UW political scientist Rebecca Thorpe’s book “The American Warfare State: The Domestic Politics of Military Spending,” has been honored by the Lyndon Baines Johnson Foundation — the second award the well-received book has earned.
The LBJ Foundation is a nonprofit organization that supports the LBJ Library and LBJ School of Public Affairs at the University of Texas at Austin. Thorpe has been chosen winner of its 28th D.B. Hardeman Prize, given annually to the best book on the U.S. Congress from the fields of biography, history, journalism and political science.
In an interview with UW Today in 2014 Thorpe, an assistant professor of political science, said the book seeks to address “the issues of American empire and institutional failure by asking why a nation founded on a severe distrust of permanent armies and centralized power developed and perpetuated the most powerful military in history.”
She added, “I wanted to know why it is that the U.S. spends more on the military than every other item in the budget added together, with the exception of entitlements like Social Security and Medicare. Even with the wars in Iraq and Afghanistan winding down, Congress still continues to allocate nearly as much money for the military as every other country in the world — combined.”
Hardeman, for whom the prize was named, was a longtime assistant to Sam Rayburn, a legendary Democratic Speaker of the House of Representatives and collector of books about Congress. Books are judged on scholarship, literary craftsmanship, originality, depth of research and contribution to the public’s understanding of Congress.
The selection committee for the prize included Tom Daschle, former U.S. senator from South Dakota, as well as scholars from the University of Texas and University of Houston and representatives of public policy institutions. Thorpe will receive the award, which comes with $10,000, in a ceremony April 28 at the LBJ Library in Austin, Texas.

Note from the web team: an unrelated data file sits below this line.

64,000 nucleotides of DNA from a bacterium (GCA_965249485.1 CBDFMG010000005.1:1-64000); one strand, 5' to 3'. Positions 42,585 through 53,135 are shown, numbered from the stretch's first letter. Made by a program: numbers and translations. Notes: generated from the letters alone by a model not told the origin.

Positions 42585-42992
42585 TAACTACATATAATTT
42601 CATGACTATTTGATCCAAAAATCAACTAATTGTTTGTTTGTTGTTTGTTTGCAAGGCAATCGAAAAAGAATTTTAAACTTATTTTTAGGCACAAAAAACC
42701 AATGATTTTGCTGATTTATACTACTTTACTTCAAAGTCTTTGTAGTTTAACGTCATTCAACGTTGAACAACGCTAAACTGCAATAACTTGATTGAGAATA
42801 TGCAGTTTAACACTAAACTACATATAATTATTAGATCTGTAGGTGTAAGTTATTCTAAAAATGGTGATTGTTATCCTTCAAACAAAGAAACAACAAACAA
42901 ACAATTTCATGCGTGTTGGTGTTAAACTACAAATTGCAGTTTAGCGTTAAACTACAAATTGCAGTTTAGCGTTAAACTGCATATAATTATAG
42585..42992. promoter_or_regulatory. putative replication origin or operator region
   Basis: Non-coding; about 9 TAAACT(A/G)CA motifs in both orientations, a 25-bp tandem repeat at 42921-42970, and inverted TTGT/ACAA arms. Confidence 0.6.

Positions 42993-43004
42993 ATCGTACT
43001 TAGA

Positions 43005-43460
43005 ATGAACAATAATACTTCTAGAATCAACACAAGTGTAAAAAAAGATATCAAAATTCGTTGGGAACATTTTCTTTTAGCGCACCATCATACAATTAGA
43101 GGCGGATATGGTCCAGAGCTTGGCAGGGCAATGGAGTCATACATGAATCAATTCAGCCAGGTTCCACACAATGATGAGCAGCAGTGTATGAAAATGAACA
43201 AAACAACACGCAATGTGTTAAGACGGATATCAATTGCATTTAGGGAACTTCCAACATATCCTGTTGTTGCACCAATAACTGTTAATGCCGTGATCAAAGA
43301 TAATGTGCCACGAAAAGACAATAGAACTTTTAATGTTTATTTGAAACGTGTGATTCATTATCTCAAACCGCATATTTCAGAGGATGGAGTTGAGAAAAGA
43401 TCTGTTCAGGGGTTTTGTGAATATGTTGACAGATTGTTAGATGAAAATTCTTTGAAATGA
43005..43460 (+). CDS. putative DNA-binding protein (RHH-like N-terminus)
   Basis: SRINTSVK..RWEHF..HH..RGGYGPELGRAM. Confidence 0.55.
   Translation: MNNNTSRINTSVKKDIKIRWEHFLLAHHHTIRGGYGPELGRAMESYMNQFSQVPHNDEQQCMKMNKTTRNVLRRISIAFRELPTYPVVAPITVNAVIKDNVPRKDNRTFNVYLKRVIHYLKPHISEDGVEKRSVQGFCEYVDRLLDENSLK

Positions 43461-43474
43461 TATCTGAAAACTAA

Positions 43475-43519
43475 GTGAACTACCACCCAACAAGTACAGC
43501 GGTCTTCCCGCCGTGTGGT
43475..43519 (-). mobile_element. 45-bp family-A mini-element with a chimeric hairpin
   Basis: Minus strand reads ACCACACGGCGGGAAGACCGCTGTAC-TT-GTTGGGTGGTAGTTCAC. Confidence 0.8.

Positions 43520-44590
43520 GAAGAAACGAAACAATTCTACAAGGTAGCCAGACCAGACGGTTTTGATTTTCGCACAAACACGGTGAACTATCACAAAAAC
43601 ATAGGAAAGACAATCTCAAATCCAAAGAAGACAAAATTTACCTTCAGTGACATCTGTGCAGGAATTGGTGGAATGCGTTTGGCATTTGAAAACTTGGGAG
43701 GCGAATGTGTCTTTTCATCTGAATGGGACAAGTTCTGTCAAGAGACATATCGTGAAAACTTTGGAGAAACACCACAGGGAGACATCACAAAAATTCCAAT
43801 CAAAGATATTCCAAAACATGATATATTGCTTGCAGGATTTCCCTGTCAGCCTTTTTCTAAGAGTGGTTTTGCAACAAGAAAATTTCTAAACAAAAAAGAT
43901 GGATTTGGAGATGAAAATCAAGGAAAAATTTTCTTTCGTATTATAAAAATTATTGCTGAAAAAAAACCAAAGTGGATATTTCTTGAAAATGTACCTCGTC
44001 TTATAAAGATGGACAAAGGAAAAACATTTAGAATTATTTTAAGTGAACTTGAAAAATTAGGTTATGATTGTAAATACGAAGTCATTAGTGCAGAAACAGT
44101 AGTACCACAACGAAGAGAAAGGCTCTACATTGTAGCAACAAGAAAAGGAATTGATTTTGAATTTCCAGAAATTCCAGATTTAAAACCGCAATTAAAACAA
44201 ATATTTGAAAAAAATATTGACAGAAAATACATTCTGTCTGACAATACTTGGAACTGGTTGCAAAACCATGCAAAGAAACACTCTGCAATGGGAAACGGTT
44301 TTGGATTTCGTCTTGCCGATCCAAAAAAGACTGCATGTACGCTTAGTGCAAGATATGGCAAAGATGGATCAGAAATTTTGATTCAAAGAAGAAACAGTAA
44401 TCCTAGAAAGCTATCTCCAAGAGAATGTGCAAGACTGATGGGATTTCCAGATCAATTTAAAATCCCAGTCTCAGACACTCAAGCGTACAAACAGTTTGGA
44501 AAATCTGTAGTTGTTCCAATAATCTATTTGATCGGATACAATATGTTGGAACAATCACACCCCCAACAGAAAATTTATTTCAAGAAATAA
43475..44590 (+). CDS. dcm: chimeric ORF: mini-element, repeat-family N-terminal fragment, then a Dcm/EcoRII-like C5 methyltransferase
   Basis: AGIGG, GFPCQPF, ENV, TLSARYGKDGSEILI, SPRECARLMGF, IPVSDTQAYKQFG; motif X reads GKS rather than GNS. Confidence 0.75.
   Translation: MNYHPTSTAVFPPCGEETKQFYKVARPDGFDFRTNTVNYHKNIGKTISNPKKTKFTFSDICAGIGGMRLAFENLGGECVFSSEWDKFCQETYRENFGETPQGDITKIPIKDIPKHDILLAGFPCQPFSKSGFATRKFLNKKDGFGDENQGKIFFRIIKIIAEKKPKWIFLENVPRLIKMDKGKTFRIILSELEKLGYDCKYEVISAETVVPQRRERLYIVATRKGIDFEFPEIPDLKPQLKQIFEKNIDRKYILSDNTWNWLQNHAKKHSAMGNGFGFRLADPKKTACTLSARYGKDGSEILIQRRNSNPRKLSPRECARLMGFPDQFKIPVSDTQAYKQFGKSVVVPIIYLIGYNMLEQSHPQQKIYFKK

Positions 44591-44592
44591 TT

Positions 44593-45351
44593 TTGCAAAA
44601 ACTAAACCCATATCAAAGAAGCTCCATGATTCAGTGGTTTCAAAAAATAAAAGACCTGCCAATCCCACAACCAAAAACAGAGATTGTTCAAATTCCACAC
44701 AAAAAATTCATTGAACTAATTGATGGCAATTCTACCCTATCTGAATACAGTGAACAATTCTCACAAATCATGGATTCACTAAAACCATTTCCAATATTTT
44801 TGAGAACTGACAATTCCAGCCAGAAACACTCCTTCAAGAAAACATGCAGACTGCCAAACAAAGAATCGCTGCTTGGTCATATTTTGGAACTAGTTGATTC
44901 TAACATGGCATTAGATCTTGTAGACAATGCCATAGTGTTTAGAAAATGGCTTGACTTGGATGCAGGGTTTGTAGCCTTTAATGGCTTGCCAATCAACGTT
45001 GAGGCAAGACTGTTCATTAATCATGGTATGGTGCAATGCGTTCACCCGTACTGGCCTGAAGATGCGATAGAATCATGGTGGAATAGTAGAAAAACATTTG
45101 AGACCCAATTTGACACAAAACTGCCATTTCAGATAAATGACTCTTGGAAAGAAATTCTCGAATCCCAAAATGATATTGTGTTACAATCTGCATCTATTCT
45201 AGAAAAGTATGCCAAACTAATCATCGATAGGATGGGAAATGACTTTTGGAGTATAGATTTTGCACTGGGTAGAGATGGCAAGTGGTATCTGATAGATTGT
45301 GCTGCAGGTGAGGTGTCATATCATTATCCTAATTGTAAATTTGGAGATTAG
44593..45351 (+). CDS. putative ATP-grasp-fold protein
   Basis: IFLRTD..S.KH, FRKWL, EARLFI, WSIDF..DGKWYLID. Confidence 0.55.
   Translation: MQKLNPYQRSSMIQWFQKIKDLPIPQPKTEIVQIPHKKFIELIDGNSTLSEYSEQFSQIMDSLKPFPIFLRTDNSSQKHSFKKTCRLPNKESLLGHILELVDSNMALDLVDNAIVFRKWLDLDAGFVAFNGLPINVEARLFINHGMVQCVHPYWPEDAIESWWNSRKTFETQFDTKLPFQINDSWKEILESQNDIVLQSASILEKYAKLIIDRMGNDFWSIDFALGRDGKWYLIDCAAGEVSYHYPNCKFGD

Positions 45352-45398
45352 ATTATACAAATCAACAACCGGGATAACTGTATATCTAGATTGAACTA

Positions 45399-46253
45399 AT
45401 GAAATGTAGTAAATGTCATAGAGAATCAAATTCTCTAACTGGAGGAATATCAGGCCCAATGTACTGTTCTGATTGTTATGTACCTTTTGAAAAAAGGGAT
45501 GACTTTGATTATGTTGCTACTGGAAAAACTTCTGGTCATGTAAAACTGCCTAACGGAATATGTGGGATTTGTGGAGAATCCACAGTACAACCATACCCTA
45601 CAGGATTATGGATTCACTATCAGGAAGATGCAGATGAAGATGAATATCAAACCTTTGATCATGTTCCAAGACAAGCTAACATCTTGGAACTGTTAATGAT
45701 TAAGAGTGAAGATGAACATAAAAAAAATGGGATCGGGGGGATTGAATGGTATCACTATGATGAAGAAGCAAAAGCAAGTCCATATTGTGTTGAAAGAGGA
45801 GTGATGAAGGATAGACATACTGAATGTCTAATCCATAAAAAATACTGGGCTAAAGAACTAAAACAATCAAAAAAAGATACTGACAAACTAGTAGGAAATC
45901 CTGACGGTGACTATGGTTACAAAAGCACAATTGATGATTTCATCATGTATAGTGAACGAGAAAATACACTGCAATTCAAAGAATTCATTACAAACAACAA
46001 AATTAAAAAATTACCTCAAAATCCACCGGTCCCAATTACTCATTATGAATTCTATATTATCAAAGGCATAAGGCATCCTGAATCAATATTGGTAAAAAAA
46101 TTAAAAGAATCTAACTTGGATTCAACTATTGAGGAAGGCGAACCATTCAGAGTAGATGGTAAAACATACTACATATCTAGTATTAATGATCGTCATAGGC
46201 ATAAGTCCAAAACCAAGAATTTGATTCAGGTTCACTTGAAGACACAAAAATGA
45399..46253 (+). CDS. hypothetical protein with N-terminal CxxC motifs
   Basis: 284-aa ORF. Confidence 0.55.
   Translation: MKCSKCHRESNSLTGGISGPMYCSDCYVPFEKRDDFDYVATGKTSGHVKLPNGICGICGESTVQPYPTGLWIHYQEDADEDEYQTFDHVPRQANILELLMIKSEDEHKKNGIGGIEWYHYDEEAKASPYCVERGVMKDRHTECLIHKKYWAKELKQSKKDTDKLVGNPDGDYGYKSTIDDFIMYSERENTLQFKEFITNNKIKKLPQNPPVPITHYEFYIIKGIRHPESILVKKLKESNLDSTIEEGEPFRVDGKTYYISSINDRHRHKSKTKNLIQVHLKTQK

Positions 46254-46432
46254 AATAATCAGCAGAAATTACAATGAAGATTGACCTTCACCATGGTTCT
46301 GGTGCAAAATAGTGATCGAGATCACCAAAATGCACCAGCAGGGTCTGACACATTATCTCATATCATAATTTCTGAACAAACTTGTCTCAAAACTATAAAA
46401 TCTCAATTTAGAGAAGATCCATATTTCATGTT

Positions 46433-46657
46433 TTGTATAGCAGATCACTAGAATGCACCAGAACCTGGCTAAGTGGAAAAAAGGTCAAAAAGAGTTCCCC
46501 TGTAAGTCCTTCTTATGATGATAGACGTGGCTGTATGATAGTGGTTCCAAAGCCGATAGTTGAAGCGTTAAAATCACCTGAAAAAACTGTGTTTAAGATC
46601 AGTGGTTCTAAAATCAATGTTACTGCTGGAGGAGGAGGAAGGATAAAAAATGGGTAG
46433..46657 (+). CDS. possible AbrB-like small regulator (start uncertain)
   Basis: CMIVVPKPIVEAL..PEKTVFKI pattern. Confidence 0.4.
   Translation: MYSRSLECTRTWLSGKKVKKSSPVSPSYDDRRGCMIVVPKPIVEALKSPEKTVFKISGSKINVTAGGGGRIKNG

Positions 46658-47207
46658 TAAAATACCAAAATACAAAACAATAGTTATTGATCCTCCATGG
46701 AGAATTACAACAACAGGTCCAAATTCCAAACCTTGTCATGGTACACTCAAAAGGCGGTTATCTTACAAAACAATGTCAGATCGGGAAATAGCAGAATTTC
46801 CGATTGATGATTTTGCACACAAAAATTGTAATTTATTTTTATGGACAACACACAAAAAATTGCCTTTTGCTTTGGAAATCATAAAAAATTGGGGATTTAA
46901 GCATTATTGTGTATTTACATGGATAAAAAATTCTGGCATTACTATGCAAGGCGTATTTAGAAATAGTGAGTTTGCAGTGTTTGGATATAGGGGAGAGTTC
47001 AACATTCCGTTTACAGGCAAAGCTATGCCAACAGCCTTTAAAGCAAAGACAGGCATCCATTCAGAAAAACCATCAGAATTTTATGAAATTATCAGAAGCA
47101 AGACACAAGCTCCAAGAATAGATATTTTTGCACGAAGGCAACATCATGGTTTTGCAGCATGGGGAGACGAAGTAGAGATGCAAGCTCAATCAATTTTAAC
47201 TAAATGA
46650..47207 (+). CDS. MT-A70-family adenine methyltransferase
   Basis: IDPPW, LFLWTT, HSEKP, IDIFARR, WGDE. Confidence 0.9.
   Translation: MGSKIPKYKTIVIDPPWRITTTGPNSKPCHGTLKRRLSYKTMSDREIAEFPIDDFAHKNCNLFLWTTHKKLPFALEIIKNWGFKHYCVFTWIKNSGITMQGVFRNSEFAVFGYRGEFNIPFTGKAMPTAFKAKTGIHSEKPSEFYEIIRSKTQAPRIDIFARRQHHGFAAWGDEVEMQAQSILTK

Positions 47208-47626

The prize is the second major honor for the book, which also won the Richard NeustadtAward for the best book on the presidency from the Presidents and Executive Politics section of the American Political Science Association. Neustadt was a political scientist and special assistant to President Harry Truman.
Speaking of the LBJ Foundation award, George Lovell, chair of the Department of Political Science said in an email to colleagues, “This second award is for best book on a different branch of government, and from a committee that included both leading scholars and important political practitioners. It is thus a particularly important achievement that reflects the exceptional quality and range of Prof. Thorpe’s book.”
Thorpe is in good company with the LBJ Foundation honor; a previous recipient, in 2002, was Pulitzer Prize-winning author Robert Caro, for his book “The Years of Lyndon Johnson: Master of the Senate,” the second volume in his masterful — and ongoing — series of books about Johnson.
“The American Warfare State” was published in 2014 by The University of Chicago Press.
Note: This article appeared in UW Today on March 22, 2016.